Section 7. Worker Rights
b. Prohibition of Forced or Compulsory Labor
The law prohibits all forms of forced or compulsory labor, but forced labor, including bonded child labor (see section 7.c.), remained widespread.
Enforcement and compensation for victims is the responsibility of state and local governments and varied in effectiveness. The government generally did not effectively enforce laws related to bonded labor or labor trafficking laws, such as the Bonded Labor System (Abolition) Act. Prosecutions were rare. When inspectors referred violations for prosecution, court backlogs, inadequate preparation, and a lack of prioritization of these cases by prosecuting authorities sometimes resulted in acquittals.
Penalties under law varied based on the type of forced labor and included fines and prison terms; not all were sufficiently stringent. For example, bonded labor was specifically criminalized under the Scheduled Castes and Scheduled Tribes (Prevention of Atrocities) Act, which prescribes sufficiently stringent penalties of up to five years’ imprisonment, and the Bonded Labor System (Abolition) Act), which prescribes penalties of up to three years’ imprisonment, which were not sufficiently stringent.
The Ministry of Labor and Employment continued to work with the International Labor Organization (ILO) to combat bonded labor. Based on the ILO’s concluded “convergence program,” the Odisha government entered into agreements with brick kiln owners in Andhra Pradesh and Telangana to protect workers vulnerable to bonded labor.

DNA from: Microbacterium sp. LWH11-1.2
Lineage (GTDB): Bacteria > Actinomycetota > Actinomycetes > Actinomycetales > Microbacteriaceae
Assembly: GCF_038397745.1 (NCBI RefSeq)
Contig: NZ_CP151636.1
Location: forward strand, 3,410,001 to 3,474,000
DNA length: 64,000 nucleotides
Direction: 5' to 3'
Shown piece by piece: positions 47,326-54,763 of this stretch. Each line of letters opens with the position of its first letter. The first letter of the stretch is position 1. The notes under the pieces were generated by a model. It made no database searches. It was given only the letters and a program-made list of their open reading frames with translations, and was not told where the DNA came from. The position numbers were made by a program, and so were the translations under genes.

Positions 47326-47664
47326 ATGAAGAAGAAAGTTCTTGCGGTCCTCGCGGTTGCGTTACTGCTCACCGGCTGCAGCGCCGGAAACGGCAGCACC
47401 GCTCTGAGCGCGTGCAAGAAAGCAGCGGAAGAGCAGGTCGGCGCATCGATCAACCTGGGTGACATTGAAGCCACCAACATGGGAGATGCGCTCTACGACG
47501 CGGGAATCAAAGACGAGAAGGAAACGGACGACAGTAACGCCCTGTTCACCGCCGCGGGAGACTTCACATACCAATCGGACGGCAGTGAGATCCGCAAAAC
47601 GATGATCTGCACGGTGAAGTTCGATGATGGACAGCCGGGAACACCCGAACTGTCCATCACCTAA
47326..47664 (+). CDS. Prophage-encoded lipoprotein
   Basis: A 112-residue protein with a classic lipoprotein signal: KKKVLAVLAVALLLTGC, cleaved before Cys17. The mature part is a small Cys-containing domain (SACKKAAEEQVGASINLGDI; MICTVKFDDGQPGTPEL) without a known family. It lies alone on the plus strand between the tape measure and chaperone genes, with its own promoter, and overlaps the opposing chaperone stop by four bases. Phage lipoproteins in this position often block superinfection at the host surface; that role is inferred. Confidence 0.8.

The Ministry of Labor and Employment reported the federally funded, state-run Centrally Sponsored Scheme assisted in the release of 5,295 bonded laborers during the period April 2017 through March. Some NGOs reported delays in obtaining release certificates for rescued bonded laborers that were required to certify that employers had held them in bondage and entitled them to compensation under the law. The distribution of rehabilitation funds was uneven across states.
Estimates of the number of bonded laborers varied widely. Official government estimates place the number at 18 million workers in debt bondage. Most bonded labor occurred in agriculture. Nonagricultural sectors with a high incidence of bonded labor were stone quarries, brick kilns, rice mills, construction, embroidery factories, and beedi (hand-rolled cigarettes) production.
Bonded labor continued to be a concern in several states. On March 15, 155 migrant bonded laborers, including 31 children and 63 women, were rescued from a brick kiln in Tiruvallur, Tamil Nadu, by an NGO in cooperation with the district administration. Most of the rescued persons were paid less than 200 rupees ($3.00) a week. Police registered a case against the owner of the brick kiln. On August 1, government officials in Karimnagar District, Telangana, invoked section 342 (punishment for wrongful confinement) of the Indian Penal Code to rescue 32 tribal workers from labor bondage at an irrigation canal worksite. The investigation revealed that each worker was paid an advance remuneration of 20,000 rupees ($280) for 12 hours of work every day for nine months.
Scheduled Caste and Scheduled Tribe members lived and worked under traditional arrangements of servitude in many areas of the country. Although the central government had long abolished forced labor servitude, these social groups remained impoverished and vulnerable to forced exploitation, especially in Arunachal Pradesh.
Also see the Department of State’s Trafficking in Persons Report at www.state.gov/j/tip/rls/tiprpt/.